This means the simple-root-filesystem output gets packaged into a cpio image, the native-compiler.sh output gets packaged into a squashfs, and the old root-filesystem.sh script that used to splice the two together at compile time goes away (they're now combined at runtime).
So the new design is:
Yes, I could have made the splice part cp -s the files into /usr instead of /, and thus not had to modify native-compiler at all, but that's less generic. In theory you can splice arbitrary extra complexity into the initramfs from the hda mount, no reason _not_ to support that. (There's a "directory vs symlink" conflict if the new filesystem has an /etc directory, mkdir tries to mkdir /etc" and complains something that isn't a directory already exists there. Of course it's a symlink _to_ a directory so if it just continued everything would work. I should check what the host cp does, reread what the standard says, and figure out what I want toybox cp to do here. But for the moment: the /etc symlink points to /usr/etc so just put the files there for now and it works...)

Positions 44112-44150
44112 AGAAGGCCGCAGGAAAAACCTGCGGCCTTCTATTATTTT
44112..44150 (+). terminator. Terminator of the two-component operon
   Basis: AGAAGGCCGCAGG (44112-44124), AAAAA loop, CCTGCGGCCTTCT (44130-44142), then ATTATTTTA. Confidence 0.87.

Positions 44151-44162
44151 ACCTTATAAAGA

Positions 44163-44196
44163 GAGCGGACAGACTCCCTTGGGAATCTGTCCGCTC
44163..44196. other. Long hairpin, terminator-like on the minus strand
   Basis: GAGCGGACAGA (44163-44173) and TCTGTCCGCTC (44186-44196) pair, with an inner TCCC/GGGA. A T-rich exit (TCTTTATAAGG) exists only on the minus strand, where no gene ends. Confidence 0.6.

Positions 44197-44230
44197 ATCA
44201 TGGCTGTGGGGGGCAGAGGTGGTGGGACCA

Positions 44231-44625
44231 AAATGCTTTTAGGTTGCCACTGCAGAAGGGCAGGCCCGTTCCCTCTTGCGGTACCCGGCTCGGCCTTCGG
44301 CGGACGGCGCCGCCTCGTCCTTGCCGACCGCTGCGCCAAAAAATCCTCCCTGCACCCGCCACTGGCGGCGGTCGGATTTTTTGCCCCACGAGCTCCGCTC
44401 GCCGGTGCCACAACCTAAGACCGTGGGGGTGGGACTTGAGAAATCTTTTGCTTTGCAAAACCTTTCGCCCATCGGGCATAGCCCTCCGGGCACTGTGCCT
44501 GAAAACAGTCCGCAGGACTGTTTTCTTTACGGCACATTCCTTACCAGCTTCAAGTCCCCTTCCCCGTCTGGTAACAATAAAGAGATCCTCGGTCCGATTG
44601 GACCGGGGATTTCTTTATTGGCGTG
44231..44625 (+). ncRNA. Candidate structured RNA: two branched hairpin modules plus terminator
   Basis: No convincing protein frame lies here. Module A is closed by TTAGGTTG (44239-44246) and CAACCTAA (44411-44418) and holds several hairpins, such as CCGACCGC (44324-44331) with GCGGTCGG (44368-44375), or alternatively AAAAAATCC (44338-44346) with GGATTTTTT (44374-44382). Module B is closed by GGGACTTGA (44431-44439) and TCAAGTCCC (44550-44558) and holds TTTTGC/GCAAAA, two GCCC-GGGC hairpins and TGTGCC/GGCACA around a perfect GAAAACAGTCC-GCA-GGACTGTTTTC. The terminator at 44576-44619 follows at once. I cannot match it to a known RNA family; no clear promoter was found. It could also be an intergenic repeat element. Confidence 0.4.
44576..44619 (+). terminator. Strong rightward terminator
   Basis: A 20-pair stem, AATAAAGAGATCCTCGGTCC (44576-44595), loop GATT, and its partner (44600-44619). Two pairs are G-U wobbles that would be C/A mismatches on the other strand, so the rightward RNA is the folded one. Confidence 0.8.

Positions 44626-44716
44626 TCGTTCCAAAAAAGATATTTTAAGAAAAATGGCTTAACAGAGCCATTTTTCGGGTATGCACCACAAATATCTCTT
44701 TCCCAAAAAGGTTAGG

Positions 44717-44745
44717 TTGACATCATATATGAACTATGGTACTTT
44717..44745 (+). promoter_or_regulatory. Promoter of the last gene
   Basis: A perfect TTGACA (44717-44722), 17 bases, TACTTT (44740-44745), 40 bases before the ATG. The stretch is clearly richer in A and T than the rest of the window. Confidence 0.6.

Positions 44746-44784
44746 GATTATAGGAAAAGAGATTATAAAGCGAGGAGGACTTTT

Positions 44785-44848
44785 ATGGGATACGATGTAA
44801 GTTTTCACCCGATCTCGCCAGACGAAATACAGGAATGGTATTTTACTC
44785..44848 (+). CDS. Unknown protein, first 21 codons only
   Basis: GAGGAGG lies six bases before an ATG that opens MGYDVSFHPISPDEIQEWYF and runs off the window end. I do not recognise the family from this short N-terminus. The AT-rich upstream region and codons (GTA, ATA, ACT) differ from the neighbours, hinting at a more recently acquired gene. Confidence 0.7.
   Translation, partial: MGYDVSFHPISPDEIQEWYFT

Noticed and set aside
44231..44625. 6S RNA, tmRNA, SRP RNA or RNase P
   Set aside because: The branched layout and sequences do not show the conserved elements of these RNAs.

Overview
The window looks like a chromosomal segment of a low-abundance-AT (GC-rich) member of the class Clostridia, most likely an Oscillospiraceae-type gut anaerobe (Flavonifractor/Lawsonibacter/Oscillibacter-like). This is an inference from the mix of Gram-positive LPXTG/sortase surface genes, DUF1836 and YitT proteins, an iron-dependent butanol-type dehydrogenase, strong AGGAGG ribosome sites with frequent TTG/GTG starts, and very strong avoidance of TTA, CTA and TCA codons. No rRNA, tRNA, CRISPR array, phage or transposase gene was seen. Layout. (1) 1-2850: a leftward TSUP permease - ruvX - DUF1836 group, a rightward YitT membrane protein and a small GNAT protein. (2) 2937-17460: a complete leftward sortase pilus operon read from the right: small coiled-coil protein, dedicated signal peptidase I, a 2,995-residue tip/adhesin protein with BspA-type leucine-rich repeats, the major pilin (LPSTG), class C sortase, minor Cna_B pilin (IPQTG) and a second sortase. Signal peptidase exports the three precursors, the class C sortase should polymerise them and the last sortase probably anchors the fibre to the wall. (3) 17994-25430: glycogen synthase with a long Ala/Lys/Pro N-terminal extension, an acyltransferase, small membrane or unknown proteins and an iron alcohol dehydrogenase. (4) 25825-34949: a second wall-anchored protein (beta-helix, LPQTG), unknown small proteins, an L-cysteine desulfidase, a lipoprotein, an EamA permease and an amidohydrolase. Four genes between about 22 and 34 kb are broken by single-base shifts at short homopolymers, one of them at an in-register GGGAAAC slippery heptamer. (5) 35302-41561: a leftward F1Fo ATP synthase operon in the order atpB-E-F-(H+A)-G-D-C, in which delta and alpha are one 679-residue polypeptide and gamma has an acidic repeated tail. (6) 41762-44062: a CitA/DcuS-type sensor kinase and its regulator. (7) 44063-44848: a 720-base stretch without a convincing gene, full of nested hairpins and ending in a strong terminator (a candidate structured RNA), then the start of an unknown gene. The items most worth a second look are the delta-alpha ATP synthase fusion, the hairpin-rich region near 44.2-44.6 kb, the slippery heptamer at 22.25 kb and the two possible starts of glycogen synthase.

So root-filesystem.sh, root-image.sh, and linux-kernel.sh got deleted, simple-root-filesystem became root-filesystem, native-compiler.sh got its output moved into a "usr" subdirectory, and system-image once again builds the kernel (which is really slow, but conceptually simple).
The packaging is completely different. The old root-filesystem.sh script goes away, because the simple-root-filesystem and native-compiler output get combined at runtime instead of at a compile time. (This means more/chroot-setup.sh script also has to know how to combine them, but since it's just a cp -a variant that's not a big deal anymore.)
The old root-image.sh and linux-kernel.sh stages used to be broken out to avoid extra work on rebuilds, but I put them back because I don't like describing the design. It makes iterative debug builds take longer, but I can rebuild individual packages outside the build system if I need to fiddle with something many times. (I'm almost always too lazy to bother...)
A lot of optional configuration tweaks the old build supported go away too: ROOT_NODIRS was a layout based on linux from scratch chapter 5, but lfs-bootstrap didn't use it. NO_NATIVE_COMPILER let the build do just the simple-root-filesystem, now you can select that at runtime.
On the whole, a big conceptual cleanup. But a real MESS to explain (mostly because of what's going away), and a lot of surgery to implement.
Happy birthday to me...